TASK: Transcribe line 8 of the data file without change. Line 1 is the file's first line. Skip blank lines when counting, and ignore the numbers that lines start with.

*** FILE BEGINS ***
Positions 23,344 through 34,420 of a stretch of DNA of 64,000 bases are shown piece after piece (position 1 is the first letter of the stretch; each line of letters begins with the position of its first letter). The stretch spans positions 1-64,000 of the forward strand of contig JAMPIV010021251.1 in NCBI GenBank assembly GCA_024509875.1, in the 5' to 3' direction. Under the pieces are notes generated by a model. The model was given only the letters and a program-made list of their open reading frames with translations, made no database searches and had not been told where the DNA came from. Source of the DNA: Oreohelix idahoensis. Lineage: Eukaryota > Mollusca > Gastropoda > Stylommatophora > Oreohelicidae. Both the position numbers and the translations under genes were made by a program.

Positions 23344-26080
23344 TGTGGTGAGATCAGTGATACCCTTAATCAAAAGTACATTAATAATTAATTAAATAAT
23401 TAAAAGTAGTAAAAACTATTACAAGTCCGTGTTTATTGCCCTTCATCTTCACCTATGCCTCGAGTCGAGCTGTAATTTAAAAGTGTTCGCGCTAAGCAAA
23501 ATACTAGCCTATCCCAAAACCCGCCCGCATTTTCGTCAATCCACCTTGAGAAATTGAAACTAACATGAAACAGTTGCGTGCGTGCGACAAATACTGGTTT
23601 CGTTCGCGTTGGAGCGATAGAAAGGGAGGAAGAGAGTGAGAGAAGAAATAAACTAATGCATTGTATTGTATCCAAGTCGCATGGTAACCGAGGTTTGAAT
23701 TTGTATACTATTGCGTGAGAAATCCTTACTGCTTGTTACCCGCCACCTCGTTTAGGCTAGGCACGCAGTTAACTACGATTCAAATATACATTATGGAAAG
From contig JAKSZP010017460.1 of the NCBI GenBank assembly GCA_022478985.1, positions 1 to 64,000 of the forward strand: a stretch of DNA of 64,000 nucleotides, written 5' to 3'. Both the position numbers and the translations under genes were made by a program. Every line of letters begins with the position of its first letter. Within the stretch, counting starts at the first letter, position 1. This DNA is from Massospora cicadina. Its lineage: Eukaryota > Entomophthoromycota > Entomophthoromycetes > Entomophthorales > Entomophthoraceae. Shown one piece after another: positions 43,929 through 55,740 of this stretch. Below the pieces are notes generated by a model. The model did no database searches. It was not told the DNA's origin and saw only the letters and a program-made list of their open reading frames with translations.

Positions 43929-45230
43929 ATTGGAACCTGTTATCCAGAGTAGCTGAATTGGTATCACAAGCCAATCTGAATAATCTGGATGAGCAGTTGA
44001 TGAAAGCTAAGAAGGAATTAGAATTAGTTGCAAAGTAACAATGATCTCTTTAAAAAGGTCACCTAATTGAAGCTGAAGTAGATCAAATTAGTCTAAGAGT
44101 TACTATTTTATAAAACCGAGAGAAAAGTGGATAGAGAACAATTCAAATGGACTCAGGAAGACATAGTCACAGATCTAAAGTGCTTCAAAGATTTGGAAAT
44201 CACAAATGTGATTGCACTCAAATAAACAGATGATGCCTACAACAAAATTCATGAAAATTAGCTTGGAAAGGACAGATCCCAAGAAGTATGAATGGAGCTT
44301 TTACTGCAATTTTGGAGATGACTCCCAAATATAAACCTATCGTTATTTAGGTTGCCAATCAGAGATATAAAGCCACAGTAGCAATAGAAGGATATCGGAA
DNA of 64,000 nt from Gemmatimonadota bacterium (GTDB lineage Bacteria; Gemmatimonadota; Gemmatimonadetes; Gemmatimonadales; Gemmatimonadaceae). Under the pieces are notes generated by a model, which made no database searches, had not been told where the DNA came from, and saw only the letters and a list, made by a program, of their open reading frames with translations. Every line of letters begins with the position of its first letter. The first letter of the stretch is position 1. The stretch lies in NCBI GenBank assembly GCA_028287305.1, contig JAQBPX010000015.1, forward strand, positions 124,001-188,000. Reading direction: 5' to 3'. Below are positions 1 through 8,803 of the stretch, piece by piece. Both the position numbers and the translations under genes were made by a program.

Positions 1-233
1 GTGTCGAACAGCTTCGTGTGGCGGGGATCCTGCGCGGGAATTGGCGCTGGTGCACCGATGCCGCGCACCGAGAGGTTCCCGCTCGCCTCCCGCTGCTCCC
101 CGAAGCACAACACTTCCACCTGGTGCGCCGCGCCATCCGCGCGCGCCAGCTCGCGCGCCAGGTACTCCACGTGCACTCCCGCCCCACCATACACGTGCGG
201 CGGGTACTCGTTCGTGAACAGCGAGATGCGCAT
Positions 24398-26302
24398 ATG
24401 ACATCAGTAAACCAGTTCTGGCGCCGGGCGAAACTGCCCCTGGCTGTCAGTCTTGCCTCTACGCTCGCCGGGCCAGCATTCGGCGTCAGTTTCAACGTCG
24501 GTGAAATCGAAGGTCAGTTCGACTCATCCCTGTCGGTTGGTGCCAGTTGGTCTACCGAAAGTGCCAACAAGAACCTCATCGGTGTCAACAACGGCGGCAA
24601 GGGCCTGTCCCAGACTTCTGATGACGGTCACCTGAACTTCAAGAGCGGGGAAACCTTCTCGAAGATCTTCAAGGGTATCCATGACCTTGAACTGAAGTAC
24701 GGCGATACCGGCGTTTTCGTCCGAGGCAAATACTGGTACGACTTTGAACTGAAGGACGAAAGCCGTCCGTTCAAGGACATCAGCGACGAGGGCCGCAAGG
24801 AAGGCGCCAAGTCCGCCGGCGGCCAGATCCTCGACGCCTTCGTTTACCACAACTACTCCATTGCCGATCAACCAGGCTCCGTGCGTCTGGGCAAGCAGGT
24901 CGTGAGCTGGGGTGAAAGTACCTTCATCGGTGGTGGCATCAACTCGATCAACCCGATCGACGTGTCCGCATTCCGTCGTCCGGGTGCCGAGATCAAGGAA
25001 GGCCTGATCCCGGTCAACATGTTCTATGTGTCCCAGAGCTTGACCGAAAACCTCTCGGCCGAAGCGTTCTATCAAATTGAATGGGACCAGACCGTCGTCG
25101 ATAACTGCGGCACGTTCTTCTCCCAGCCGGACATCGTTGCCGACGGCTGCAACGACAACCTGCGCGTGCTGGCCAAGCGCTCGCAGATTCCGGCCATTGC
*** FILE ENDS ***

From contig JAKSZP010017460.1 of the NCBI GenBank assembly GCA_022478985.1, positions 1 to 64,000 of the forward strand: a stretch of DNA of 64,000 nucleotides, written 5' to 3'. Both the position numbers and the translations under genes were made by a program. Every line of letters begins with the position of its first letter. Within the stretch, counting starts at the first letter, position 1. This DNA is from Massospora cicadina. Its lineage: Eukaryota > Entomophthoromycota > Entomophthoromycetes > Entomophthorales > Entomophthoraceae. Shown one piece after another: positions 43,929 through 55,740 of this stretch. Below the pieces are notes generated by a model. The model did no database searches. It was not told the DNA's origin and saw only the letters and a program-made list of their open reading frames with translations.